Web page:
Ecclesiastes tells us (1;9)

What has been will be again,
what has been done will be done again;
there is nothing new under the sun.

And yet, despite these ancient words of wisdom, we, as human beings, insist to strive continuously for new beginnings: hoping, dreaming, and yearning for something different and new. Unwilling to accept a pre-ordained fate. What are New Year Resolutions all about, if not that?! A hope for a better tomorrow.

The same dreams we have for ourselves, we share for our societies as well. The world seems to be going through one of its most trying periods. World Order, as much as there was one, seems to have shaken, and turmoil is all around us. The Middle East continues to burn, with innocent people killed every day, as pawns on the battlefield between different powers, both integral to the region as well as external ones. Christianity is under attack in its place of birth; as whole communities of Christians are being erased from the face of the Earth and tens of thousands of others are fleeing the Middle East to seek refuge elsewhere. Anywhere.

What is our power to influence this reality as individuals, in the face of such a dark picture? We do not sign peace treaties in our daily lives, nor do we launch army forces to war on our way to the grocery store. So, could we really affect a change? Make a real difference in this world? If there is one thing I had learnt in the course of my life and my experience with Israel (especially that as a diplomat serving in East Africa), it is that there is an unequivocal clear-cut answer to this question – YES, YES and YES. WE choose how to engage with the world around us and WE have the power to create our own path with the choices we make! No one else but us.

This is why I was so disappointed to read the L.A Times on January 8 and find an opinion piece by a UCLA Professor of English, calling to boycott Israeli schools and institutions, as if this is the right thing to do. Here we are, opening yet another year, hoping that this will be the one in which we will be able to make a real difference and bring about a positive change, and wake up to see that for some in media and academia – what has been done will be done again as there is nothing new under the sun.

The Boycott Movement against Israel is nothing new. It represents a continuous effort by the extremist few who know (and some others who join them unknowingly of their true intentions), to build walls between peoples at a time when bridges are so direly needed. They will use half-truths and sometimes utter lies, hiding reality and obscure obvious human complexities, to depict a non-existing black and white scenario in an area filled with so much natural gray. They do not aspire for a two state solution between Israel and the Palestinians, but rather envision the complete destruction of the Jewish state, and they do not make a secret of it.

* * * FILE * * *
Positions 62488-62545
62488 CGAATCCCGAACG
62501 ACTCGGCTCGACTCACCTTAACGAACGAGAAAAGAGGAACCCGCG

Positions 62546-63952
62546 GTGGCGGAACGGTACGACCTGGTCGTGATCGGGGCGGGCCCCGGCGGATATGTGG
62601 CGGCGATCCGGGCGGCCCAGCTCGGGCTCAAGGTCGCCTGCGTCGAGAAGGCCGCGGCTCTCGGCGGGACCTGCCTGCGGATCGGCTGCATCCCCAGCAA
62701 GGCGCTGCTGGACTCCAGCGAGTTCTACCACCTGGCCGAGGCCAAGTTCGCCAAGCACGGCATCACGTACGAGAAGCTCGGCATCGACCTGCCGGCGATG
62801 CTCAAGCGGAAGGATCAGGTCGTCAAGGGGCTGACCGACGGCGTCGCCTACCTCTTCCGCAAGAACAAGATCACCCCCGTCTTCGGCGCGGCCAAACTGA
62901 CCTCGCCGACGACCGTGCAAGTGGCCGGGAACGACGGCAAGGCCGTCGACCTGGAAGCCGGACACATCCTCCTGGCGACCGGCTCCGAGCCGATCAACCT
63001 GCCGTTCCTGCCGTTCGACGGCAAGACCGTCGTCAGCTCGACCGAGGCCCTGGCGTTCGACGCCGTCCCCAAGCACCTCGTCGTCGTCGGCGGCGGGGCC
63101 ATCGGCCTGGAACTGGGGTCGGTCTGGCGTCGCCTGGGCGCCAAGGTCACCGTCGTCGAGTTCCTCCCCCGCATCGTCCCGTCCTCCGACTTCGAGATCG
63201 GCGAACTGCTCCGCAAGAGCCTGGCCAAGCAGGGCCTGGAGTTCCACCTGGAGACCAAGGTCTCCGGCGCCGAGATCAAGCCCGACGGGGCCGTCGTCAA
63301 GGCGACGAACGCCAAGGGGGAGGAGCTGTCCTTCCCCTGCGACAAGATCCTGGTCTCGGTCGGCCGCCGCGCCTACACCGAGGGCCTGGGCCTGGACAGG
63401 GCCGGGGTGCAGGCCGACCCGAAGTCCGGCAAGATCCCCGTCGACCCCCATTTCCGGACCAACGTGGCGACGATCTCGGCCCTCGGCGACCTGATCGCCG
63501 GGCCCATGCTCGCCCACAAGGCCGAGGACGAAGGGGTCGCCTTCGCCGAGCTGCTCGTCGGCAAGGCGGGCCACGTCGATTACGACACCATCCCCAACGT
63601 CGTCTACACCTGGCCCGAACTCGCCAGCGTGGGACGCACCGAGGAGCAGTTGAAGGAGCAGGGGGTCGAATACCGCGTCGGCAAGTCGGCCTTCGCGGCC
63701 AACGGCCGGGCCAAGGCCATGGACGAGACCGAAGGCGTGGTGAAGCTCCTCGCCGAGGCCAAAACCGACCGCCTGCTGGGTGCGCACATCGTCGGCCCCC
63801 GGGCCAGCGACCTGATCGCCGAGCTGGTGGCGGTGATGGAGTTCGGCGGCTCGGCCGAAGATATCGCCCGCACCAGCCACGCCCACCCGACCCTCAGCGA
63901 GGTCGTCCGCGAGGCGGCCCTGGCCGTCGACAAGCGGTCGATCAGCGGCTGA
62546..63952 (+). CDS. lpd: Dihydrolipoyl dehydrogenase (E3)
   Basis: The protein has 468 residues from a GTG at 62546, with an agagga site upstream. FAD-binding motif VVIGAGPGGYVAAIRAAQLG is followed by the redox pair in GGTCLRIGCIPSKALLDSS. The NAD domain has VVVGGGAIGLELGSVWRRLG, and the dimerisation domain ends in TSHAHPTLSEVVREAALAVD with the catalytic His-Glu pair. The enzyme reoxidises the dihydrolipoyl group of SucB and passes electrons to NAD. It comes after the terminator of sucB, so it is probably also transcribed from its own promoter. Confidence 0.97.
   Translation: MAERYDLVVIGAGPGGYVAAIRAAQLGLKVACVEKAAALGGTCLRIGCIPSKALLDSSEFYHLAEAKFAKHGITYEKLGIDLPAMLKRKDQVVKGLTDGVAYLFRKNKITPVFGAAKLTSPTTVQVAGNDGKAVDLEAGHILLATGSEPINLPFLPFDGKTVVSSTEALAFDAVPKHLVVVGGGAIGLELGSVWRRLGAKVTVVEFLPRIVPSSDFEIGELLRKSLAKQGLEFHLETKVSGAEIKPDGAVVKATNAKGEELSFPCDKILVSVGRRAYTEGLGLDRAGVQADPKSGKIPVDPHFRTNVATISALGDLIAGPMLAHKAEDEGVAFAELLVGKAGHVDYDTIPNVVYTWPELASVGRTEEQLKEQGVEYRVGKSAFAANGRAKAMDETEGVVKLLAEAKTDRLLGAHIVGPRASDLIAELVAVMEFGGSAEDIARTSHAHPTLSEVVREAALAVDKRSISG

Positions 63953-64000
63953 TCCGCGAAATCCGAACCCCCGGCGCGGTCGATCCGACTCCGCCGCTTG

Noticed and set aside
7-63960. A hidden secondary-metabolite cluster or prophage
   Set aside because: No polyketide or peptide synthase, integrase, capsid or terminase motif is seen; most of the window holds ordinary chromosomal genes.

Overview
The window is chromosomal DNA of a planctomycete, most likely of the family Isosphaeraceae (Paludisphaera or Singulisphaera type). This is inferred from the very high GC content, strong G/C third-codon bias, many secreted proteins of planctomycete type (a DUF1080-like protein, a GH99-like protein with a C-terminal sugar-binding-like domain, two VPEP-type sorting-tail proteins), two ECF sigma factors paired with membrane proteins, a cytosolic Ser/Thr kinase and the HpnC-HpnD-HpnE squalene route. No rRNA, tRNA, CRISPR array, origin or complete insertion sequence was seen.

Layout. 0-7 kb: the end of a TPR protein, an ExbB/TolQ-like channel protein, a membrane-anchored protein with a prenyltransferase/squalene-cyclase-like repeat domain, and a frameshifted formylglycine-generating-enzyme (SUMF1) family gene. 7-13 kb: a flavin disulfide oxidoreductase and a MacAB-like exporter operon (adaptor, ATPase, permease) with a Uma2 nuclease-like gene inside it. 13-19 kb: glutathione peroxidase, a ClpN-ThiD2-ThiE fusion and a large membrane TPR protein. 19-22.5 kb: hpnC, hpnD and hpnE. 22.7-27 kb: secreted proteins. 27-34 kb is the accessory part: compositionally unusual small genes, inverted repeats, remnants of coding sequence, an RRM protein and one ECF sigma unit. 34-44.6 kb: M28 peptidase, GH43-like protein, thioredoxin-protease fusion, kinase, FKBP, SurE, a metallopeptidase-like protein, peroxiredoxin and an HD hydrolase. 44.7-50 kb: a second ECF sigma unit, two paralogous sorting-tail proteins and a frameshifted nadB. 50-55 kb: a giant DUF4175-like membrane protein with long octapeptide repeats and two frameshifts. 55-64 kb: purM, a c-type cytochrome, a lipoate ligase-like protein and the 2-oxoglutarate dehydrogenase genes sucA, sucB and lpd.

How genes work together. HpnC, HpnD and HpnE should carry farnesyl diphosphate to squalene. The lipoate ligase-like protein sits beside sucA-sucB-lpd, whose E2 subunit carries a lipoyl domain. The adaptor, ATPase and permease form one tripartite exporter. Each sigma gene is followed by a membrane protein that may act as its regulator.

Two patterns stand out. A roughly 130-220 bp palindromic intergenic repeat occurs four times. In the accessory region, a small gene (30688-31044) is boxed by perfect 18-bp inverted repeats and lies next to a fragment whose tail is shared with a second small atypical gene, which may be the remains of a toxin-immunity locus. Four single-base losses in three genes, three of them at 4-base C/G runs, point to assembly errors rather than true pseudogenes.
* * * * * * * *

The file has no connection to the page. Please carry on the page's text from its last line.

Take that article from the LA Times, for instance, which laments the state of the Arab educational system in Israel. Yet, the same piece seems to neglect telling the reader – anywhere – that only a couple of weeks ago (weeks, not years) the Government of this same State of Israel (which they would like to boycott) unanimously approved a five-year plan to invest 15 billion NIS in the development of Arab municipalities in the fields of education, transportation, employment and housing. Among other things the plans calls for: 40 percent of the State of Israel’s public transportation budget will be used in the Arab sector, as well as 40 percent of the budget allocated to transportation infrastructure in municipalities, including an extensive and in-depth investment in education in the Arab sector, focusing on training educators, educational achievements, and informal education – in both basic and higher education.

Was that fact hidden from the eyes of the writer, and indeed those who chose to publish the article? Did they not know of this development, so recent in Israel, pertaining to this exact issue? One has to wonder. Moreover, dealing with the same issue of education in Israel, an analysis published in Israeli newspaper Haaretz at the beginning of the recent school year in Israel stated clearly that the social and economic class is the main influence on the level on education AND NOT the sector to which you belong. Henceforth, as the situation is in many other societies, affluent families who have more money will tend to invest more in their children’s education, thus creating a gap between different parts of the population. By the way, the same analysis found that on average, not surprisingly, Arab students tend to do better than most of the Jewish Ultra Orthodox students as well as lower-middle class Jewish students. This is not to say that Israel is perfect and above any and every criticism, but it is also not the epitome of all evil in the world. It is and should be treated just like everyone else. No more and no less.

There is a reason why the Boycott Movement has not been successful so far and why we must make sure this continues to be the case. Israel and the Palestinians are neighbours. There is no ocean between us, and our lives are intertwined, no matter what we say or do. Creating an abyss of suspicion and fear between Israelis and Palestinians will serve no purpose other than repeating last years’ mistakes and disasters. We can and should choose a different path.

What is the bottom line, then? Lets quit with simplicities, half-truths and lies in our public discourse. Let us choose a path of investment, rather than that of divestment. Lets us be wise enough to build bridges and not walls.

This is my resolution, and it should also be yours.